With stocks, there's no FDIC to protect you against losses. No compound interest. You're on your own. Your stock can rise like a rocket or drop like a stone – or grow steadily.
You can sell your stocks at any time. BUT when you sell, you sell them for what they are worth at that moment. If that's more than you paid for them, you've earned money. If the price of your stock has fallen since you bought it, you'll be losing money if you sell it.
This is a payment made by a company to a stockholder to share in the company's profits. Dividends are paid according to how many shares you own – for example, a dollar a share. Dividends can be paid in cash, but they can also be "paid" in the form of additional stock that is automatically re-invested in the company. Dividends are usually paid quarterly.
If your stock appreciates, that means the price of your shares (units) rises in value. So each share of your stock is worth more than it was before. You "realize" (obtain) this gain only after you sell the stock. Companies and shareholders want stocks to appreciate, but only up to a point. Why? Read on.
If shares cost too much, they are less attractive to people shopping for good stock. As a shareholder, you want to encourage more people to buy shares of your stock. The company feels the same way. So when a stock has reached a high dollar value, the company may split the shares, lowering the per-stock price. Splitting encourages more investors to buy. Splitting actually means reducing a stock's price but increasing the number of shares each shareholder owns. Here's how it works.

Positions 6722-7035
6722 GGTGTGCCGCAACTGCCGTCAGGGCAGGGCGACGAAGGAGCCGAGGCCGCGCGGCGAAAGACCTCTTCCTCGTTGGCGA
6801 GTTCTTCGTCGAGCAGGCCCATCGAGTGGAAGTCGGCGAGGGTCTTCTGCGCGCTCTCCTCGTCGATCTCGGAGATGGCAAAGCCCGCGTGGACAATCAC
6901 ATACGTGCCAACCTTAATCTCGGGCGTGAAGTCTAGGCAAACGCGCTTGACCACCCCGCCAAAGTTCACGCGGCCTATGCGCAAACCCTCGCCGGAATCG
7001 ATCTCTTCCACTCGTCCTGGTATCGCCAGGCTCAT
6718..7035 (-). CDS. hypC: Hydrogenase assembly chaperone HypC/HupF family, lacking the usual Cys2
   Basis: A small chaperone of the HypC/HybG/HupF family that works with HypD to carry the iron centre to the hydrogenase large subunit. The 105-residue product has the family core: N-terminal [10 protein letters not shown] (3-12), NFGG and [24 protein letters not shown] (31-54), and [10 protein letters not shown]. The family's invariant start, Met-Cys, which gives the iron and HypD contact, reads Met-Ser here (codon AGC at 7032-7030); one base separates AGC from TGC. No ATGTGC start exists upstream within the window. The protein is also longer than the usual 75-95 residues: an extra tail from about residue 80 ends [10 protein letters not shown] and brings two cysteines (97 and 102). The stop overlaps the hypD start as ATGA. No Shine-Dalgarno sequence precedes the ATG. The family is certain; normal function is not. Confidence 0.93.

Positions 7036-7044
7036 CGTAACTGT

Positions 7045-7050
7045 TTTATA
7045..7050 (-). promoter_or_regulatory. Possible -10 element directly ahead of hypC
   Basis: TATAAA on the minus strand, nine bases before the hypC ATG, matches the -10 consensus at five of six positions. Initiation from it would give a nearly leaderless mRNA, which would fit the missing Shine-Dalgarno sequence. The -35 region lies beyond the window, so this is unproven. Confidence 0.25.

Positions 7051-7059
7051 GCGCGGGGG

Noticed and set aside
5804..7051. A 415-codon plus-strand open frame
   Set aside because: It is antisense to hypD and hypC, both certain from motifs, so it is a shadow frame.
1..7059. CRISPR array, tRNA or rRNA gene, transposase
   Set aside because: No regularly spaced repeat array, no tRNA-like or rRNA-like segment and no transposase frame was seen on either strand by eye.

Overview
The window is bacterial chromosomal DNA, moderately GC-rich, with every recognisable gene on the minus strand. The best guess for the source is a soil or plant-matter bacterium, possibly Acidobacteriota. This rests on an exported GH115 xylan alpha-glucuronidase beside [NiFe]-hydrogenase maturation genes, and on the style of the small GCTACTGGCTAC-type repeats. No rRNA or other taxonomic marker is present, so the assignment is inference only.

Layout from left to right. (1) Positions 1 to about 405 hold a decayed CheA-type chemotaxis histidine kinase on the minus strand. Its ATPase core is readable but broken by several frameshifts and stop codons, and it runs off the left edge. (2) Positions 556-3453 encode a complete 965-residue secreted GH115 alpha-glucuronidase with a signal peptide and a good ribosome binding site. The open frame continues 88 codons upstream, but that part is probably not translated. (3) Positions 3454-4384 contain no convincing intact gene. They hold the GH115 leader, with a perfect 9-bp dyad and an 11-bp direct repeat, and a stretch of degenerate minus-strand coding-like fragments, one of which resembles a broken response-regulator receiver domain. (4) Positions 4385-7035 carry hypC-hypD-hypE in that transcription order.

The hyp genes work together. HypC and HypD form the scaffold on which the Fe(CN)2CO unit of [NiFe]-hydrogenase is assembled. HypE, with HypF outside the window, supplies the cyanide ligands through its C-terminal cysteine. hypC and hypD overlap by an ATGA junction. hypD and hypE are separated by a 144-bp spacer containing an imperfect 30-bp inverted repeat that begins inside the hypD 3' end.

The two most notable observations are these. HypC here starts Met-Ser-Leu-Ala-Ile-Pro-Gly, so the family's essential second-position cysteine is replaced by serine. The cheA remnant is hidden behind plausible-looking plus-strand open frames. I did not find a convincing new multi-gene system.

You may have 100 shares. You paid $30 each for them several years ago. Now they're worth $60 each. The company splits the shares two-for-one, which means you now own twice as many shares (200) but each is now worth $30. The amount of your investment hasn't changed. True, your shares are only worth half their former price, but you now own twice as many shares. By splitting, the company has made shares affordable again.